Astor. Rockefeller. McCormick. Belmont. All family names that still adorn buildings, streets and charity foundations. While the men blazed across America with their oil, industry, and railways, the matriarchs founded art museums, opera houses, and symphony houses that functioned almost as private clubs. These women ruled American society with a style and impact that make today's socialites seem pale reflections of their forbears. Linked by money, marriage, privilege, power and class, they formed a grand American matriarchy that dominated the social and cultural life of the nation between the 1870s and the Second World War.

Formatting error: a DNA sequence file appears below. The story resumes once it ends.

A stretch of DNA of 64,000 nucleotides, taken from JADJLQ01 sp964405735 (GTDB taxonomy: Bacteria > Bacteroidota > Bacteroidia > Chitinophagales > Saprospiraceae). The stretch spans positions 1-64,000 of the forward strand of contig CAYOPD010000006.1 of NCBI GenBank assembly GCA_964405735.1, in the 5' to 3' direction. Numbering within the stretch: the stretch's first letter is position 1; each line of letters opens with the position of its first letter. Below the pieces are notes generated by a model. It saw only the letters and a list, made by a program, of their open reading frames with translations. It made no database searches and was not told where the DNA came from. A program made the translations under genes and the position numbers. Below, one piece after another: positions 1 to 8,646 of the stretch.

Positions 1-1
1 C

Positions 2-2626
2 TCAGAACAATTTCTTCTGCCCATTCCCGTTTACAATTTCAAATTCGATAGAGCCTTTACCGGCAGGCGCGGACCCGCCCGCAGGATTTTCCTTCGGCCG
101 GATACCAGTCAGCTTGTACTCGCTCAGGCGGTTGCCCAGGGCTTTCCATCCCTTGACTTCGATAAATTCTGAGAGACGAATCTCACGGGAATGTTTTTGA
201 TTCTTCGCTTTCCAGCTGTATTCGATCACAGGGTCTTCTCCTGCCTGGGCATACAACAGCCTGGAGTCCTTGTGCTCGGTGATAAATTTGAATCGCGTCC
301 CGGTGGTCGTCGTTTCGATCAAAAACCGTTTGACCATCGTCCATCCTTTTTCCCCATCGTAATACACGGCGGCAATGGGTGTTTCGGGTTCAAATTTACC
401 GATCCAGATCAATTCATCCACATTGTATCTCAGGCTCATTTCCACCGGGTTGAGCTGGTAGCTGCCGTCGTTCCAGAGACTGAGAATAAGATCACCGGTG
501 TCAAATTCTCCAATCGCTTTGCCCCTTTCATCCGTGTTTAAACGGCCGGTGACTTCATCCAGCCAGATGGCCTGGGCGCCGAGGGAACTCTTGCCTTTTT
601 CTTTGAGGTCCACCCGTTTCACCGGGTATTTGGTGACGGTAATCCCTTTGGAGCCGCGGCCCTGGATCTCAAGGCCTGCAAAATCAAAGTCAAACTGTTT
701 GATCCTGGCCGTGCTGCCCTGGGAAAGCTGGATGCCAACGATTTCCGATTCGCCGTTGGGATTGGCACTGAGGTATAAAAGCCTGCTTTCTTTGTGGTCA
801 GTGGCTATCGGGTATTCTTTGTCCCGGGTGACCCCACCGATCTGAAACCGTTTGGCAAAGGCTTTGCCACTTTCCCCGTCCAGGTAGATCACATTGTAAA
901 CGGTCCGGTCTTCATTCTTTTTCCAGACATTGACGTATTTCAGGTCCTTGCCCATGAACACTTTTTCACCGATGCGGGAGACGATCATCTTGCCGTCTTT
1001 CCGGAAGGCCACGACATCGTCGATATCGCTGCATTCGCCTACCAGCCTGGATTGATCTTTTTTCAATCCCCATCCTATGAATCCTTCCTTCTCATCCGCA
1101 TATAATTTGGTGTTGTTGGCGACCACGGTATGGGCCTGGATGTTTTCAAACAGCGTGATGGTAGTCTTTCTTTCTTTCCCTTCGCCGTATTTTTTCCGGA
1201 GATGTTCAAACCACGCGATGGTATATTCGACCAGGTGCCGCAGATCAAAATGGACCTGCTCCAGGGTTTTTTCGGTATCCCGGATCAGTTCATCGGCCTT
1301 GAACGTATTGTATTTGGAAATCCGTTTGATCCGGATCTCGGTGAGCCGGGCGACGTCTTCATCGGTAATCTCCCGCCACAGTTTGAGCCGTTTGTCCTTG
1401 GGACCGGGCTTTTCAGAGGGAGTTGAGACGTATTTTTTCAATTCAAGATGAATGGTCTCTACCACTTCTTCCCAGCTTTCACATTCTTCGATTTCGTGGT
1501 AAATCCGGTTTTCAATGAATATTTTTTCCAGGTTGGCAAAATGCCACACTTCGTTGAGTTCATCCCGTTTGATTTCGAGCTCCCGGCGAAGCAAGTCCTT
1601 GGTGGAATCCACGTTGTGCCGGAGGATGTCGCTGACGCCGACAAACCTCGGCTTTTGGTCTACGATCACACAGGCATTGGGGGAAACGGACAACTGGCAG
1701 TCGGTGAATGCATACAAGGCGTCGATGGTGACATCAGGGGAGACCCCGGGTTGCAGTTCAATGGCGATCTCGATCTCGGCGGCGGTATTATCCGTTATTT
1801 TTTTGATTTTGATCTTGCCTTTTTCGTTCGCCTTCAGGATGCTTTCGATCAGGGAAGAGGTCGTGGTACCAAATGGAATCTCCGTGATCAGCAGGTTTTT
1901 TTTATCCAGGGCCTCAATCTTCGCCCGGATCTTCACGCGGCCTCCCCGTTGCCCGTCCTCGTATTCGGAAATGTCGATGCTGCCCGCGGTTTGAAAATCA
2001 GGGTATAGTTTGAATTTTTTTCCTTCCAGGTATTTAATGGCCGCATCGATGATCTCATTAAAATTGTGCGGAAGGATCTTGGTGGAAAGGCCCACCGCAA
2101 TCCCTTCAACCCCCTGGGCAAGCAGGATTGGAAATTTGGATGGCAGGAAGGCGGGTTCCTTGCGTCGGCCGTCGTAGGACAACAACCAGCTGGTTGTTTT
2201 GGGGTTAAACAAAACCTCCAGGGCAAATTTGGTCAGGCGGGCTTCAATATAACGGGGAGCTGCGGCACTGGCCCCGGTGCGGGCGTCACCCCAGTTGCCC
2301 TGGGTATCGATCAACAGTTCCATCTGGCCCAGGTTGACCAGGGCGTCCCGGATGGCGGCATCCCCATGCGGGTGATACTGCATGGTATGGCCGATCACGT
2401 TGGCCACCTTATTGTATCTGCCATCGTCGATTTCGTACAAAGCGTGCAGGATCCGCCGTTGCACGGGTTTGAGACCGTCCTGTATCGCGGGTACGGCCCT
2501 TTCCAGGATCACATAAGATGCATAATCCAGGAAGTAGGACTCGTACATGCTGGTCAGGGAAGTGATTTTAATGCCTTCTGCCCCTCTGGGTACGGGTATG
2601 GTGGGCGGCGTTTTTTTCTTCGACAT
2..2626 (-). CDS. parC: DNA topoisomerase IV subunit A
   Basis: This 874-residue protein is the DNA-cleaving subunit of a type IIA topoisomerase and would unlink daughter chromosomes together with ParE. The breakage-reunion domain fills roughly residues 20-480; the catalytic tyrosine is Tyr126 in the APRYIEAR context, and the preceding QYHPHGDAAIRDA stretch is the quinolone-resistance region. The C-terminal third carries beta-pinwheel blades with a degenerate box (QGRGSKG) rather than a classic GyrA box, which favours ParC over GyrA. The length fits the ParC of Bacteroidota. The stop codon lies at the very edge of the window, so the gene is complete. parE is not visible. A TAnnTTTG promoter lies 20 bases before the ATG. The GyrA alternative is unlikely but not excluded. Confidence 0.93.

The Grandes Dames of America knew just what they wanted and precisely how to get it, and when faced with criticism, malice or jealousy, they would rise above their detractors and usually persevere. Preeminent social historian Stephen Birmingham takes us into the drawing rooms of these powerful women, providing keen insights into aspects of an American Society that no longer exists. Caroline Astor, when asked for her fare boarding a street car, responded, "No thank you, I have my own favorite charities." Edith "Effie" Stern decided that no existing school would do for her child, so she had a new one built. And the legendary Isabella Stewart Gardner replied to a contemporary who was overly taken with their Mayflower ancestors: "Of course, immigration laws are much more strict nowadays." These women had looks, manner, and style, but more than that they had presence-there was a sense that when one of them entered a room, something momentous was about to occur. Birmingham opens a window to the highest levels of American society with these eight profiles of American "royalty".